Friday, May 13, 2011


and if there's one thing the russians take seriously
it's poetry.
i don't know if it's the fact
that it's so ridiculously easy to rhyme words
because of the grammar construction,
or if it's pushkin's legacy--
but whatever it is,
it came as no surprise to me
that my 6-year-old's weekly homework
involved memorizing a 15-20-liner poem.

well that experience
served her well--
because this week
was the first poetry recitation competition,
and the first competition of any type
that we have encountered for our kids so far.

beyond the initial memorizing the poems--
avi with her 8-liner
and milla with her 4-pager,
which always stuns me how quickly
these little minds soak up these words
and commit them to memory--
came the actual realization that this was a competition.
how were we to prepare for such a thing?
for winning?  or for losing?
the whole process left me with a pit in my stomach.
what was i to say to them
to prepare them emotionally, morally?
do i take the approach,
"yes!  that's exactly what they want to hear!
you're going to win!"
or do i spend my time preparing them
in case of failure:
"now only some children will be chosen
to go past the first round,
but that doesn't mean you didn't do your best. . ."???
well, we spent most of our time
perfecting the poems,
merely because i wasn't sure how else to prepare them.

but when we entered the classroom
on competition day
alex and i gasped.
there, sitting in the middle of the room,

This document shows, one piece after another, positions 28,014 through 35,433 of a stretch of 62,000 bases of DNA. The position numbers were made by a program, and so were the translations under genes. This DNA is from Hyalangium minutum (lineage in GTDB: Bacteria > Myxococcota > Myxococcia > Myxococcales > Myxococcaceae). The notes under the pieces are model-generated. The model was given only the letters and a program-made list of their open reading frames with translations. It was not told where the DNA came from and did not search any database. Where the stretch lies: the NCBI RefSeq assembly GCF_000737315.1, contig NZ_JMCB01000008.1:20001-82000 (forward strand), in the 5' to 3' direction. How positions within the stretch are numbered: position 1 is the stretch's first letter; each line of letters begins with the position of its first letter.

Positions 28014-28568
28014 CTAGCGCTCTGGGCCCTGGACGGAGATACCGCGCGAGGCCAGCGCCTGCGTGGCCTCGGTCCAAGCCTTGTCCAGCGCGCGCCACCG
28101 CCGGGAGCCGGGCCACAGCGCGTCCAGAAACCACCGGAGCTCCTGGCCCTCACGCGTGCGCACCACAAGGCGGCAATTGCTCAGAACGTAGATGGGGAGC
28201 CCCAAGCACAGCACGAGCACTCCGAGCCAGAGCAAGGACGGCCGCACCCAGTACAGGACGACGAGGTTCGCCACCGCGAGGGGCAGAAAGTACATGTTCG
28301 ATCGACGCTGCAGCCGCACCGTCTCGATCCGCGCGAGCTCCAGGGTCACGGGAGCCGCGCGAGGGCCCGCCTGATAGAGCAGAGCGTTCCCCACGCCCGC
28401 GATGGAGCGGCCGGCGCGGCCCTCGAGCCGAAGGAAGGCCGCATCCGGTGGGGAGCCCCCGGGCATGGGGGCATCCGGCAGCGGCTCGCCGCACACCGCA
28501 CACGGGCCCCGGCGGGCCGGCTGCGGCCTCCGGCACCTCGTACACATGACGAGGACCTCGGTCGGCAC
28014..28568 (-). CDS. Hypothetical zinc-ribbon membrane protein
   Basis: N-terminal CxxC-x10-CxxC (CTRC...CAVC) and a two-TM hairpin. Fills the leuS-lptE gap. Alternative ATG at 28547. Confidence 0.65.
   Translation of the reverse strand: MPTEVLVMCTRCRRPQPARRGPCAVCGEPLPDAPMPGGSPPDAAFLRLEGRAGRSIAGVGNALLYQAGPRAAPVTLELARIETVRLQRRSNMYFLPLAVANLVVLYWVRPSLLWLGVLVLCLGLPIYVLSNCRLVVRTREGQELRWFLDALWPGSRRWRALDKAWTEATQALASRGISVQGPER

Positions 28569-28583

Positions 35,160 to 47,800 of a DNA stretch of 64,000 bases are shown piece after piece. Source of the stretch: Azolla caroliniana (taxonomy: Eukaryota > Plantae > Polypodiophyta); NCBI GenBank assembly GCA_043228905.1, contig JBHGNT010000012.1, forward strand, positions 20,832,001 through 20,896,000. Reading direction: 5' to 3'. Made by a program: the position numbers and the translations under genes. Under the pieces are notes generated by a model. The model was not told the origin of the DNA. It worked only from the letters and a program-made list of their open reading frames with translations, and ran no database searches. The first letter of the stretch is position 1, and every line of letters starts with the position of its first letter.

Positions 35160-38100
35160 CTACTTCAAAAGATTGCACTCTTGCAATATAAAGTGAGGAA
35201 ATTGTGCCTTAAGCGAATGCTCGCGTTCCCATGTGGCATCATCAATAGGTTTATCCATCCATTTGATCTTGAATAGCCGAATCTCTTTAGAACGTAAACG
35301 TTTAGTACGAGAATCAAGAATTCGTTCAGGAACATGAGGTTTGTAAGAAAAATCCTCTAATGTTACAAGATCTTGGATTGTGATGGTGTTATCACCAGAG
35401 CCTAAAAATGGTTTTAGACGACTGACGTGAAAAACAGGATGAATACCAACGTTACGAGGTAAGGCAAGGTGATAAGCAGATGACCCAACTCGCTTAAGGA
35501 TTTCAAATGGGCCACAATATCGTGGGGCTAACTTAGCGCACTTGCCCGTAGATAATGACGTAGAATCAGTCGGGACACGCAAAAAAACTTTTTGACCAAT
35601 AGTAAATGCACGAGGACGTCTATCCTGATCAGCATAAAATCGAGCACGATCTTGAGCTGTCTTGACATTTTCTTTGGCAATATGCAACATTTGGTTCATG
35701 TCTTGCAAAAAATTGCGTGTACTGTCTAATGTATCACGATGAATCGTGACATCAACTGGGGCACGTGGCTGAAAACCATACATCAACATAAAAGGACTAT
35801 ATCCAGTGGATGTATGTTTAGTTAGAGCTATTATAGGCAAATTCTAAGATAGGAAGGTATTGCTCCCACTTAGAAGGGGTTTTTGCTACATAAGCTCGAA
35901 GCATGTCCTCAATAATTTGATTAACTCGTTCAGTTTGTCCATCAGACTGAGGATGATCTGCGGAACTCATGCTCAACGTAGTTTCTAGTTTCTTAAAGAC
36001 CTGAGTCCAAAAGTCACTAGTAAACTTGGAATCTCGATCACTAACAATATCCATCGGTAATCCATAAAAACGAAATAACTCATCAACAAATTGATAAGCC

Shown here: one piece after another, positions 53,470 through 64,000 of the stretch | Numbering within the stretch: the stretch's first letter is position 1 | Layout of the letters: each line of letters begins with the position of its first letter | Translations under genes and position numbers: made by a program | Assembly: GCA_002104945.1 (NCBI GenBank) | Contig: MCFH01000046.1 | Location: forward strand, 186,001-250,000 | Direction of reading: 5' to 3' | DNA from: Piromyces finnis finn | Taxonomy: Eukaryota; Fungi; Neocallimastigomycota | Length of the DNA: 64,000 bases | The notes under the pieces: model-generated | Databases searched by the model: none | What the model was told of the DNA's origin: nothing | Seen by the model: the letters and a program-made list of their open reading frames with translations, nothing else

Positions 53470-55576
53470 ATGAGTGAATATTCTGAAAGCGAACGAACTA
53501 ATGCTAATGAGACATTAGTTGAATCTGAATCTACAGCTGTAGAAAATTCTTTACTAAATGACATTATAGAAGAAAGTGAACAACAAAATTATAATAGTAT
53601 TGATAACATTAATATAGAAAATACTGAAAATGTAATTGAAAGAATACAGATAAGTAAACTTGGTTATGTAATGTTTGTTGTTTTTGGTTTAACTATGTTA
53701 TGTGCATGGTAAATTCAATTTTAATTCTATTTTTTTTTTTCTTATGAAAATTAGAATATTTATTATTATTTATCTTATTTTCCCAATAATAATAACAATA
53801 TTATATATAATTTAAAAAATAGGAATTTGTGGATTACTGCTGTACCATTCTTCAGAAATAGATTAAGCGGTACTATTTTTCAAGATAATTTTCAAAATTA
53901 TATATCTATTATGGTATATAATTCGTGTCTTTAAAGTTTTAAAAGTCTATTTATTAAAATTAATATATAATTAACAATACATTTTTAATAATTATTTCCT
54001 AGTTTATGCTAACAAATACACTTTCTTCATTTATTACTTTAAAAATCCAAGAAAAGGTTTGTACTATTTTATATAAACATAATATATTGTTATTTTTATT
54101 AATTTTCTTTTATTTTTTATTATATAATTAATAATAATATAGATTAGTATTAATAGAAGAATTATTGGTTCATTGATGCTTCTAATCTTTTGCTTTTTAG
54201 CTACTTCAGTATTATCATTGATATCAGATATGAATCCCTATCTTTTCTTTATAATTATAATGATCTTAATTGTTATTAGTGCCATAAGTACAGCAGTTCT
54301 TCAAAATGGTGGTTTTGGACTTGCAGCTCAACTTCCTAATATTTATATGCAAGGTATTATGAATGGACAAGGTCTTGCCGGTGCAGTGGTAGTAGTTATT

smack in front of the "stage"
were 3 judges.
3 judges, with big fat score cards to hold up.
not to mention
the white board with the children's names down it,
where the scores would be recorded for all to see.
should i have brought tissues?
consolation prizes?
how would they she take this?

although milla opted to be the very last up there,
and after i breathed a sigh of relief
that she got up there at all,
we proudly listened
as she recited her whole poem
without a pause or mistake.
we beamed.
and although she skipped all the animation
we had worked so hard to instill
which surely would have given her that extra point
to get her into the next round,
she scored a 29/30.

did she even realize there was a scoreboard
or that certain kids were chosen to move on?
i don't think so.
was she pleased with herself?
not needed.
except to wipe my own brow.
and the candy consolation prize was enough
to make everyone happy--
regardless of what was on that big white board.


ktb said...

I love, love, love that photo

lindsay said...

i love the photo too! i wish you had a recording of some sort of her reciting the poem. she'll have to do it for me on skype sometime. so proud of her though! way to go mims!!!

OnGod'sErrand said...

Amazing! good for her.....but, my goodness don't the read the psychology books over there? Don't they wonder what they might be doing to those little psyches? Although, I have no doubt that Milla will be up to any challenge they throw at her. The picture tells it all---she's so focused.